Beyond Reach: Selva Aparicio and Valentina Zamfirescu curated by Anastasia Tinari

With Onyx Engobar "Use of the Erotic as Power: A Self Study in Black Myths & Black Eroticism" in the Milwaukee Ave. Window Gallery

Selva Aparicio and Valentina Zamfirescu:

Beyond Reach 

Roots & Culture is pleased to present Selva Aparicio and Valentina Zamfirescu: Beyond Reach, an exhibition that pairs two artists who reflect on the (im)possibility of corporeal touch. In Beyond Reach, viewers near physical bodies and their memory-images yet true connection continually evades; multiple layers of material and technological intervention block the path and problematize skin-to-skin contact.

Using nature’s discarded husks – insect wings, oyster shells, plant leaves, and even human corpses donated for educational use – Selva Aparicio gives meaning to the neglected, finds beauty in peril, and empowers her gathered materials to raise questions on mourning, death and fragility. To create Velo de Luto (Mourning Veil), Selva sought out a 17-year Magicicada brood’s surfacing, waited for the insects’ short lives to transpire, and laboriously gathered 2,653 cicada wings. She then used her own and her mother’s hair to sew the wings into a delicate net imbued with markers of trauma and re-birth. Created in the form of a weeping veil, Velo de Luto also points to patriarchal oppression in countries like the artist’s native Spain. Meanwhile, in the new installation Entre Nosotros (Among Us), Aparicio has covered an entire room with concrete tiles cast from impressions of human cadavers, inviting viewers to touch and intimately experience the crevices of skin frozen in metamorphosis from living to dead.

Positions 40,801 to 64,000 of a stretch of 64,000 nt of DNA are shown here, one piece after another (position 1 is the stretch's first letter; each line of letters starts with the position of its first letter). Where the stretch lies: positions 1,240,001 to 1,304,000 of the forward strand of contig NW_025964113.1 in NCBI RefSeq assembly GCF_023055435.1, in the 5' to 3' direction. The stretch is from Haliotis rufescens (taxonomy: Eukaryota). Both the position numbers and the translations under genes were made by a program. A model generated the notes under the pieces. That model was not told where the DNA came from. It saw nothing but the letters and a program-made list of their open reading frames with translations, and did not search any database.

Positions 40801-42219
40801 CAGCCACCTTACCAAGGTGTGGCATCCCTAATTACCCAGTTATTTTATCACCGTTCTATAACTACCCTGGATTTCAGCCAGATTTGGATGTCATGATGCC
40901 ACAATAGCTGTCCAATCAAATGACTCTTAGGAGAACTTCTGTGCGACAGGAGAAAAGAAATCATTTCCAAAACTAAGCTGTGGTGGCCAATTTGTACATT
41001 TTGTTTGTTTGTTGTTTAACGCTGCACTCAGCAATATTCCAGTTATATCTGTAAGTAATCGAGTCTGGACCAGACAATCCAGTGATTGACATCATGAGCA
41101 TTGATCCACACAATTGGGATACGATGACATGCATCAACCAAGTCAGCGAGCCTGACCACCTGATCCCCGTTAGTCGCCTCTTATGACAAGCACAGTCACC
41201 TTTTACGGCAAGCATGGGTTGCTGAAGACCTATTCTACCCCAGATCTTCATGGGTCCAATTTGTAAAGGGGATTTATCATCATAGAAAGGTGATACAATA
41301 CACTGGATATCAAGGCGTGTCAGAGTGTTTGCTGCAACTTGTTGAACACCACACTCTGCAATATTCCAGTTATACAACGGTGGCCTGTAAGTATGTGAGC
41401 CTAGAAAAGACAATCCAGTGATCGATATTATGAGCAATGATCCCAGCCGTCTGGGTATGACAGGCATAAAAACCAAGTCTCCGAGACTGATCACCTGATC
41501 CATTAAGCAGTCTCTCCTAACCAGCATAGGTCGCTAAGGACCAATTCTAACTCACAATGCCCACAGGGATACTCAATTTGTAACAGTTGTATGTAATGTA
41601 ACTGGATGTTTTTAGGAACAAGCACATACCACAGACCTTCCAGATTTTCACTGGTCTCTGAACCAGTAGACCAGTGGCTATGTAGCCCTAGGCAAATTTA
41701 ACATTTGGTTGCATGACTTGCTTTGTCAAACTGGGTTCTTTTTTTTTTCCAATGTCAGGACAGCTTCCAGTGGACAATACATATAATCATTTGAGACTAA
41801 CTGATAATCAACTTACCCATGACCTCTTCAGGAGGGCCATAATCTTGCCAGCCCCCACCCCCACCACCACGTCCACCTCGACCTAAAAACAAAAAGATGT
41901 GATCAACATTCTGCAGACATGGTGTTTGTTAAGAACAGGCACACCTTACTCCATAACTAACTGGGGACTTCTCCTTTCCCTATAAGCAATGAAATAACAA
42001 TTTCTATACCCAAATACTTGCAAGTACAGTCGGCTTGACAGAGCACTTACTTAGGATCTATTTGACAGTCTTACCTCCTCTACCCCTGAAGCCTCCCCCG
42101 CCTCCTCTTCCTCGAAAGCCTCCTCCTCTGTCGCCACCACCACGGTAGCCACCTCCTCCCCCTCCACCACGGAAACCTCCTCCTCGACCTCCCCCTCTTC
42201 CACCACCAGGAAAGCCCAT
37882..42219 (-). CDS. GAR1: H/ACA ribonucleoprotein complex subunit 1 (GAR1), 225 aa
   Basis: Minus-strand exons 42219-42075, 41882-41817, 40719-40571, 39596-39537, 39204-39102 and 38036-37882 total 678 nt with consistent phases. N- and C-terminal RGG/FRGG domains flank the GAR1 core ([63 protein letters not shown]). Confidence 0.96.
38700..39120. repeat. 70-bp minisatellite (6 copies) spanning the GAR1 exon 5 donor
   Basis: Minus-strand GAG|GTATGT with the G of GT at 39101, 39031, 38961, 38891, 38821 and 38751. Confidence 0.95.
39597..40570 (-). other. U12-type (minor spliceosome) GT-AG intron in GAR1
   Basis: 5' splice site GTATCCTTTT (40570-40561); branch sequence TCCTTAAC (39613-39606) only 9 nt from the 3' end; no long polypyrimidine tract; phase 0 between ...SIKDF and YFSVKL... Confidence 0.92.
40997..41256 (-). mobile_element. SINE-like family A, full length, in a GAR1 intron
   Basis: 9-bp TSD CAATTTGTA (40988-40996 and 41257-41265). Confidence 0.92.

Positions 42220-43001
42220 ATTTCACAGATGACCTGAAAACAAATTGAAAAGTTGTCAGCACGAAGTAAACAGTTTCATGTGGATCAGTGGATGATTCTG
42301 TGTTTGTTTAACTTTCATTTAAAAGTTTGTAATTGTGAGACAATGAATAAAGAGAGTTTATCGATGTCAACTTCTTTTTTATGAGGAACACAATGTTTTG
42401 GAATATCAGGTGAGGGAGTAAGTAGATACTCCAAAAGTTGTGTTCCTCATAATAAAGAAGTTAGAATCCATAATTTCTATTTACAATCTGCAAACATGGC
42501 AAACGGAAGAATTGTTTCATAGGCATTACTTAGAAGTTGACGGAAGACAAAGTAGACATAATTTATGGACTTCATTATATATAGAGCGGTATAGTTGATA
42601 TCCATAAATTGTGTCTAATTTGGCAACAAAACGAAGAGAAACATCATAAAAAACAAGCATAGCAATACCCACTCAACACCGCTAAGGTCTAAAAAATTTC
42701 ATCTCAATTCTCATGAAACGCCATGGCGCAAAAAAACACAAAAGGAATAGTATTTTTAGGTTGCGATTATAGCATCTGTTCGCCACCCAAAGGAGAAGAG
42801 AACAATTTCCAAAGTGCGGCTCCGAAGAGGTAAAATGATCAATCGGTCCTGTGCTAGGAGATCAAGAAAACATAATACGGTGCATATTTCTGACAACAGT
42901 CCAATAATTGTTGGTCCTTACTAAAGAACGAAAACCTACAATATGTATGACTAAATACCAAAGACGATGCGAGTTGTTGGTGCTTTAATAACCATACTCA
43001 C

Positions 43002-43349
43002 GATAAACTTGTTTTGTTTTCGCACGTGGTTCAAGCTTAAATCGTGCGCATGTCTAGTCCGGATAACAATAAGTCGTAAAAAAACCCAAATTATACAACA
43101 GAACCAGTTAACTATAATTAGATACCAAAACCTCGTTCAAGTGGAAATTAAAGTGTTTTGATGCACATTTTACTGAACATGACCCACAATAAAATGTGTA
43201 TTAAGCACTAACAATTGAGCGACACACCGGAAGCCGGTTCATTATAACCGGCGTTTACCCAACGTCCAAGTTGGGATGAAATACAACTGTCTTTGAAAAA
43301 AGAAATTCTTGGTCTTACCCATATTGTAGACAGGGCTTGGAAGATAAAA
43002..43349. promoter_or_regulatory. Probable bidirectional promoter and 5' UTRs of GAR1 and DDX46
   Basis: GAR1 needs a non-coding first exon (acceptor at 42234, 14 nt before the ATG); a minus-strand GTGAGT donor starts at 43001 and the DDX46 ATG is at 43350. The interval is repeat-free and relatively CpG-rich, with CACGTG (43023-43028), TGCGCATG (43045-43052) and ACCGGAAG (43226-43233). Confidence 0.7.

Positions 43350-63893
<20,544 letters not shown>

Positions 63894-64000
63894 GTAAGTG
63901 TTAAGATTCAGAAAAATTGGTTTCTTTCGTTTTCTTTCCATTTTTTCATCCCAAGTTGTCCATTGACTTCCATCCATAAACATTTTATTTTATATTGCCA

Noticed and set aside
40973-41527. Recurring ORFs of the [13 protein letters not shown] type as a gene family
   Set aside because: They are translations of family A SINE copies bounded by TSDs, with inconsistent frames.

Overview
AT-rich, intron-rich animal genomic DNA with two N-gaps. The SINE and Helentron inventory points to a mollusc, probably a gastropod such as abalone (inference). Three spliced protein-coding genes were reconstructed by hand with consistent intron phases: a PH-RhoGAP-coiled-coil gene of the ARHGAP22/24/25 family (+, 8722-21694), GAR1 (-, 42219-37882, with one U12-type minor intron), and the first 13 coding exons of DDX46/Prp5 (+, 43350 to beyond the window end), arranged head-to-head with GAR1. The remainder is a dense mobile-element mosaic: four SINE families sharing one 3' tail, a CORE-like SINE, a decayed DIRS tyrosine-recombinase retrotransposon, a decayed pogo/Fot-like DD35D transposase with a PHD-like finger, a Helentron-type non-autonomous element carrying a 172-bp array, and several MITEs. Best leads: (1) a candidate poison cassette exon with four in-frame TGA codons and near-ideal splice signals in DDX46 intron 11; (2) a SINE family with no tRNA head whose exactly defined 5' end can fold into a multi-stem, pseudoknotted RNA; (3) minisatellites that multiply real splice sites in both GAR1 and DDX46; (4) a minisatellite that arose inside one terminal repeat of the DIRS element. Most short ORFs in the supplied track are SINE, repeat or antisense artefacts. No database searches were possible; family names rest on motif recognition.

Valentina Zamfirescu’s sculptural installations likewise center around bodies and mediate corporeal experiences of the world. Working primarily with digital technologies, Zamfirescu brings back suppressed personal memories and stages them in virtual reality or through digital print. In her VR piece Archive, the viewer walks in an infinitely flat but floral landscape near two giant utopian-modernist monuments, drawn from the artist’s childhood in communist Romania. Animated, larger-than-life female figures who co-habit this disorienting virtual space remain too close yet out of reach. In One Onethousand, a version of the artist’s unclad, digitized body is projected on a bulbous, fleshy screen made from synthetic chemical material. The body is both real and imagined, never fully visible or comprehensible to the viewer. While Zamfirescu’s most recent work employs VR, her virtual environments always exist within an installation and employ sculptural elements to direct and constantly pull viewers back to their occupied body. Interwoven together as a two-person exhibition, Selva Aparicio’s and Valentina Zamfirescu’s meticulously crafted installations reference a universality of being and distill our strongest, most human connections as material and digital form.

Parallel programming:

Saturday, February 15, 5 PM – Conversation with the artists

Interdisciplinary artist SELVA APARICIO works across installation, sculpture and performance, creating artwork that functions as a research practice of death and mourning. Selva Aparicio was born and raised in Barcelona, Spain; she received her BFA from the School of the Art Institute of Chicago and her MFA from Yale University in Sculpture. Her work has been exhibited internationally in solo and group exhibitions; she was recently named the recipient of the JUNCTURE Fellowship in Art and International Human Rights, the Blair Dickinson Memorial Prize, and an Artist Residency at the Museum of Surgical Science.

VALENTINA ZAMFIRESCU excavates and abstracts her own suppressed memories and traumas from a childhood in Romania during Communism’s abolishment and her family’s subsequent immigration to the United States. Valentina Zamfirescu received her BFA from the School of the Art Institute of Chicago and her MFA in Sculpture at Yale University, where she received the Blended Reality Grant and the Center for Collaborative Arts and Media Graduate Fellowship. She is a co-founder and co-director of 4th Ward Project Space in Chicago and has exhibited at institutions and galleries including Essex Flowers, Slow, the International Museum of Surgical Science, and ACRE Exhibitions. Her work was included in the B3 Biennial of the Moving Image in Frankfurt, Germany.

Graphic Design by Marta Galaz